In order to secure a competitive bid for the sheet piling portion of your job, you must ensure that your design engineer properly outlines the strength parameters of the job and the required design life. To simply pick a specific steel section and use the attributes of this piece of steel as the design parameters for the project will limit the options of the bidders and result in a much higher cost to the owner.
Here are two examples of how your engineer may want to properly specify steel sheet piling:
In order to secure the most efficient steel piling solution for your structural design needs, we suggest that you clearly state valid "strength parameter.” For most applications, either of the following examples should be used:
1) Specify Via Section Modulus and Steel Grade
a) Section Modulus For example, say in a section of plans which has a 500 foot (~152 m) length of wall and a sheet-piling length of 48 feet (~14.6 m), you require a minimum section modulus of 30 in3/ft (~150 cm3/m). Please note that any steel wall type meeting the required 30 in3/ft minimum section modulus (assuming the same grade of steel) would be considered as an acceptable alternative.
Please note that it would be incorrect to say, “We have specified a particular sheet piling section; however, any equivalent hot-rolled sheet piling section may be considered.” The reason this would wrong is the following: say the steel sheet piling section has a section modulus of 33.5 in3/ft — by not stating the minimal section modulus needed (30 in3/ft) you would not give the correct information to those who are bidding the project.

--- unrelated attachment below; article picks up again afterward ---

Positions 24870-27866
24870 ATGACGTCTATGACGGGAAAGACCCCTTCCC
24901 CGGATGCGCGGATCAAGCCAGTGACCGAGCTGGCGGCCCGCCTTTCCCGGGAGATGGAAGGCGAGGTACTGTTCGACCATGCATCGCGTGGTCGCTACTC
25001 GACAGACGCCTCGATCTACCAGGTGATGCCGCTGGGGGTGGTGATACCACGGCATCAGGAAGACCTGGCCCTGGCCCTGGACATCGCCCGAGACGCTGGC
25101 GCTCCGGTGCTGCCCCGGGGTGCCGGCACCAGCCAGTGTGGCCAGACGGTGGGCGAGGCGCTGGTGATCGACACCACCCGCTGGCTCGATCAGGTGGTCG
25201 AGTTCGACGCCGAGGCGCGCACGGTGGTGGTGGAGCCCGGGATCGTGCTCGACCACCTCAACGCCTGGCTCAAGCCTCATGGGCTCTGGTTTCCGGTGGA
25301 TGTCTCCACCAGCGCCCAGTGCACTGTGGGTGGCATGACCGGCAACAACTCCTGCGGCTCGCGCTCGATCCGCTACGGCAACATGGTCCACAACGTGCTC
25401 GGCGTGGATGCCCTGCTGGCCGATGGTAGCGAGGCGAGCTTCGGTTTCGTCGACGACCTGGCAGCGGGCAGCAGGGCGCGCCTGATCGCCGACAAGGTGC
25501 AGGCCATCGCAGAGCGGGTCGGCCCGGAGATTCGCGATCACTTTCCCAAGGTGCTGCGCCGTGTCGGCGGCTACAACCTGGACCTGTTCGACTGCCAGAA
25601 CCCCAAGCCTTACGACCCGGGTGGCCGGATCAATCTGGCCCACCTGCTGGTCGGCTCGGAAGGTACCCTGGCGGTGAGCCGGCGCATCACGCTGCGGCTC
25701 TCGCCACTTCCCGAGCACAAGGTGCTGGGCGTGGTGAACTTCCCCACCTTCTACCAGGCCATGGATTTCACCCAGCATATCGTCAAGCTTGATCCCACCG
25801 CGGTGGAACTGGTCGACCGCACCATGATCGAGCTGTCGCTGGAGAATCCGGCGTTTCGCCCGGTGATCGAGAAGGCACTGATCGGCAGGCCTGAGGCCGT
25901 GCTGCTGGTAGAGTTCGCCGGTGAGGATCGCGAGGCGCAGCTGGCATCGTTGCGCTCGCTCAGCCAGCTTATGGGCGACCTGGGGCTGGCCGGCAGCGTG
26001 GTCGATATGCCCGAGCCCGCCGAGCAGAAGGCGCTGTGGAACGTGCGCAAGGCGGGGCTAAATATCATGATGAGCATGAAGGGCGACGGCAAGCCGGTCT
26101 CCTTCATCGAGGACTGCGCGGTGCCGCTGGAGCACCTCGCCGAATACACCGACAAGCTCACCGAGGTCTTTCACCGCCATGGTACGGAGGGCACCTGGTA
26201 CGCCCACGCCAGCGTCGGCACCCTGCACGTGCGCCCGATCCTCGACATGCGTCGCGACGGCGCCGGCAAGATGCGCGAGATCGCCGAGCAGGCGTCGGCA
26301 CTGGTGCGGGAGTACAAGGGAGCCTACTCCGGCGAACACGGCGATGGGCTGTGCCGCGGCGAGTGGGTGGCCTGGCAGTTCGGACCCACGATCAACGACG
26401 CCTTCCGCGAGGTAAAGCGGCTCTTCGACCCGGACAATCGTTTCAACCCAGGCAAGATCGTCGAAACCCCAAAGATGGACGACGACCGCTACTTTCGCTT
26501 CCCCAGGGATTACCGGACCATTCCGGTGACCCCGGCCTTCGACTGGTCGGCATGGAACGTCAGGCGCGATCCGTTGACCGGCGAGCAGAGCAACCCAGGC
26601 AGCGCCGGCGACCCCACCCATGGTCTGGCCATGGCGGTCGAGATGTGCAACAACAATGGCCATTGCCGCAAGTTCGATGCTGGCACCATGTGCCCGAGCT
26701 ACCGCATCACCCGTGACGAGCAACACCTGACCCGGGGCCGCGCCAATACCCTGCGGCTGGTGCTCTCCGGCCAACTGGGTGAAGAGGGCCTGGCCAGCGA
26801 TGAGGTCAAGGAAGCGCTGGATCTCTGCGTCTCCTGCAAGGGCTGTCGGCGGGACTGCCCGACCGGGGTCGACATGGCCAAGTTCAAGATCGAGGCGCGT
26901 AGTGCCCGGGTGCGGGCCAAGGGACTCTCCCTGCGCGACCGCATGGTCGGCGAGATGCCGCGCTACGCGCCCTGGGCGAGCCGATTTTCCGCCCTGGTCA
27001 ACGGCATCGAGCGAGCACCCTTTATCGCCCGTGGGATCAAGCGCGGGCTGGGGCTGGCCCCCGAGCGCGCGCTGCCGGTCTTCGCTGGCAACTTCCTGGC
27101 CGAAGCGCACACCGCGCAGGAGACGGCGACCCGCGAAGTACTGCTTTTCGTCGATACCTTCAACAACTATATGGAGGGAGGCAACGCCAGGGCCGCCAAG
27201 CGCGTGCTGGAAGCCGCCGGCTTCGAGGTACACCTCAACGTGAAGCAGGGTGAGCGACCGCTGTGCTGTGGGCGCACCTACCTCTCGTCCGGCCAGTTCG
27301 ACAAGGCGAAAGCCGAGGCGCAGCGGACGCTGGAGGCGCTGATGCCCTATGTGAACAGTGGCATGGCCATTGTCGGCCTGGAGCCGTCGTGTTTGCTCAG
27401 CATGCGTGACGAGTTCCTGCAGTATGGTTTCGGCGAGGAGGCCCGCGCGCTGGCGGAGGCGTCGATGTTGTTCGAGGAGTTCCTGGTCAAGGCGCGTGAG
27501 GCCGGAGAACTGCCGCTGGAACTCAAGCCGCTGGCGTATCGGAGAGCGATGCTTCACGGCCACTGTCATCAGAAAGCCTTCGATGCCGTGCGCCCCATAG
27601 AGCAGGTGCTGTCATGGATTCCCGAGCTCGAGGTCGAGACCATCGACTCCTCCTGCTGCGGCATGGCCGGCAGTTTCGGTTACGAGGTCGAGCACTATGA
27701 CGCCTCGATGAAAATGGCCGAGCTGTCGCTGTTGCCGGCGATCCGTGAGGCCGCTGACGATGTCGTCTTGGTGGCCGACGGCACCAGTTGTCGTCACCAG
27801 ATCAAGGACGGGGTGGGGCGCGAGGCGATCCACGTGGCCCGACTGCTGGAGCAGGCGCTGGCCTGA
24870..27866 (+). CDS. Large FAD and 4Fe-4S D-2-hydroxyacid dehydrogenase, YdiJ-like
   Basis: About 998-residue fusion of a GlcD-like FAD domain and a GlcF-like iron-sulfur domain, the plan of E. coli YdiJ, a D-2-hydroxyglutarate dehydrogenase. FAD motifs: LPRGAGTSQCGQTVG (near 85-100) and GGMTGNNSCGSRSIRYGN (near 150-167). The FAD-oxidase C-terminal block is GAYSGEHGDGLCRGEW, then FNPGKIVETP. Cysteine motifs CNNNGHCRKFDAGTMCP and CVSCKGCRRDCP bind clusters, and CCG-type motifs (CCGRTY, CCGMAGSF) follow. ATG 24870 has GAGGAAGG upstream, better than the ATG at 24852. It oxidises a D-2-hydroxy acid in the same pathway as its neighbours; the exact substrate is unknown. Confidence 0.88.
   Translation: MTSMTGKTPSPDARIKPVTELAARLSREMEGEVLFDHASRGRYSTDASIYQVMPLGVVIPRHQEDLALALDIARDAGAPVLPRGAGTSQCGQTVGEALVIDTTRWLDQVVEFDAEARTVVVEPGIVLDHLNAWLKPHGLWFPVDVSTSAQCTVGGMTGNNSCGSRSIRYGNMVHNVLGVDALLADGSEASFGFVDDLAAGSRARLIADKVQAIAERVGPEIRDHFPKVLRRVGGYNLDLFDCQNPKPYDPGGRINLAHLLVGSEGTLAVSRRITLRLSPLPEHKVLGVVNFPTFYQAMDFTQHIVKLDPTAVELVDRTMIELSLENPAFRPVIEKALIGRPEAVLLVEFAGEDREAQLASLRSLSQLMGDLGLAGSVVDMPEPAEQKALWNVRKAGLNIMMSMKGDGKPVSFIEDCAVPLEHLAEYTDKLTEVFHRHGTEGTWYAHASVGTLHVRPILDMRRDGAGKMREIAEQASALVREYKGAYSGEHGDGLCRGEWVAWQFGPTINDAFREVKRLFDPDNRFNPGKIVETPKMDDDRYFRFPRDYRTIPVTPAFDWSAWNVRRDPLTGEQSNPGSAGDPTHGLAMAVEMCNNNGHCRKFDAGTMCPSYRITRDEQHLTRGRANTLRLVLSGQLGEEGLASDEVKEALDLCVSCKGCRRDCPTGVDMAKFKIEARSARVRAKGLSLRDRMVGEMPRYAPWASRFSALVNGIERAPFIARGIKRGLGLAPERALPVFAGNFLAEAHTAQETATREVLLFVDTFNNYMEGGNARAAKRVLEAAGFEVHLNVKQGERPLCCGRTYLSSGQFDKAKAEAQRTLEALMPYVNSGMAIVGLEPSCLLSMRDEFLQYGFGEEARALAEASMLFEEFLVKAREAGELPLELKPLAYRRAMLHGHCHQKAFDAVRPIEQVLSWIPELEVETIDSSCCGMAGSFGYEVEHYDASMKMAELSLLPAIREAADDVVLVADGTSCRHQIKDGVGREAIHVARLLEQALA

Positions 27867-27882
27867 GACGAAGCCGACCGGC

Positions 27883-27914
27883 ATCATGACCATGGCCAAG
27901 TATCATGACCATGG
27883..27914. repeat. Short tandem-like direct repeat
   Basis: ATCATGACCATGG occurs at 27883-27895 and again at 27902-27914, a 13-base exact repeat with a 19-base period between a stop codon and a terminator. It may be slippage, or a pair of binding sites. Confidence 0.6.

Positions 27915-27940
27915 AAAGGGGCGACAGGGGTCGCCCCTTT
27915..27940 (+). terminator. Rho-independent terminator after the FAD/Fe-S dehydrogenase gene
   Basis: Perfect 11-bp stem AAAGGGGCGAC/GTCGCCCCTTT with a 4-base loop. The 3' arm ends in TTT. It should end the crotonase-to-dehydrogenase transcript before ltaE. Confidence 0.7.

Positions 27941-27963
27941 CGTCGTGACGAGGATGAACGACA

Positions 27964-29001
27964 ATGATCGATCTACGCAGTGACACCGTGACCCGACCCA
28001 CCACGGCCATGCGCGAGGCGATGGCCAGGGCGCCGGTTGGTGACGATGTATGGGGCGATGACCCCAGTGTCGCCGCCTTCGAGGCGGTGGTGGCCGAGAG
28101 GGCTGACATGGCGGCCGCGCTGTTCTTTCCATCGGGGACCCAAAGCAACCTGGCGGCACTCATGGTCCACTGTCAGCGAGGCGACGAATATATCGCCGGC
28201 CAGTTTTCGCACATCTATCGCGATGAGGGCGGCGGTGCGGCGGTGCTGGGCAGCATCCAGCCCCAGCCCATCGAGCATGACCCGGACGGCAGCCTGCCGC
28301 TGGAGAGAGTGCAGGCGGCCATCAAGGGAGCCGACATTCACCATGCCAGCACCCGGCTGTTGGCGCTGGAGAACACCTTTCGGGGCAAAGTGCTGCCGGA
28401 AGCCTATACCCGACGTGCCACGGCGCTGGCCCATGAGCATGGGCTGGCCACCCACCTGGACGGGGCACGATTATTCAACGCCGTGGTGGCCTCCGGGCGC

2) Specify by Design Moment.
a) Design Moment For example, say in a section of plans which has 500 feet (~152 m) of wall length and a sheet-piling length of 48 feet (14.6 m), you require a minimum design moment of 75.8 k-in./ft (~28 KN-m/m). Then, any hot-rolled steel piling section meeting the required 75.8 k-in./ft. Design Moment would be considered equivalent. Particular steel sections should not be specified as they have a certain design moment resisting capacity and it should be up to the contractor or engineer to choose a steel piling section that most safely and efficiently meets the specified design moment criteria.
Please note the following:
Do not confuse “Design Moment” with “Moment of Inertia:”
Moment of Inertia is essentially the stiffness of the sheet piling section and is the initial property required to calculate the section modulus of a given profile. Moment of Inertia is NOT typically a stand-alone design criteria. Only in special cases when deflection is of critical concern should the Moment of Inertia be considered independently.
Enter your wall dimensions and the values below will adjust automatically.
|retaining wall type||construction days||total cost||cost per linear ft||cost per square ft|
|Steel Sheet Pile Wall||47.69|
|Soldier Pile and Lagging Wall||90.45|
|Concrete Modular Unit Gravity Wall||76.18|
|Mechanically Stabilized Earth Wall||95.58|
|Cast-In-Place Reinforced Concrete Wall||136.09|
Approximate cost and construction time for different wall types is based on 2009 RSMeans pricing for the US and extrapolated from the 2009 NASSPA Retaining Wall Comparison Technical Report,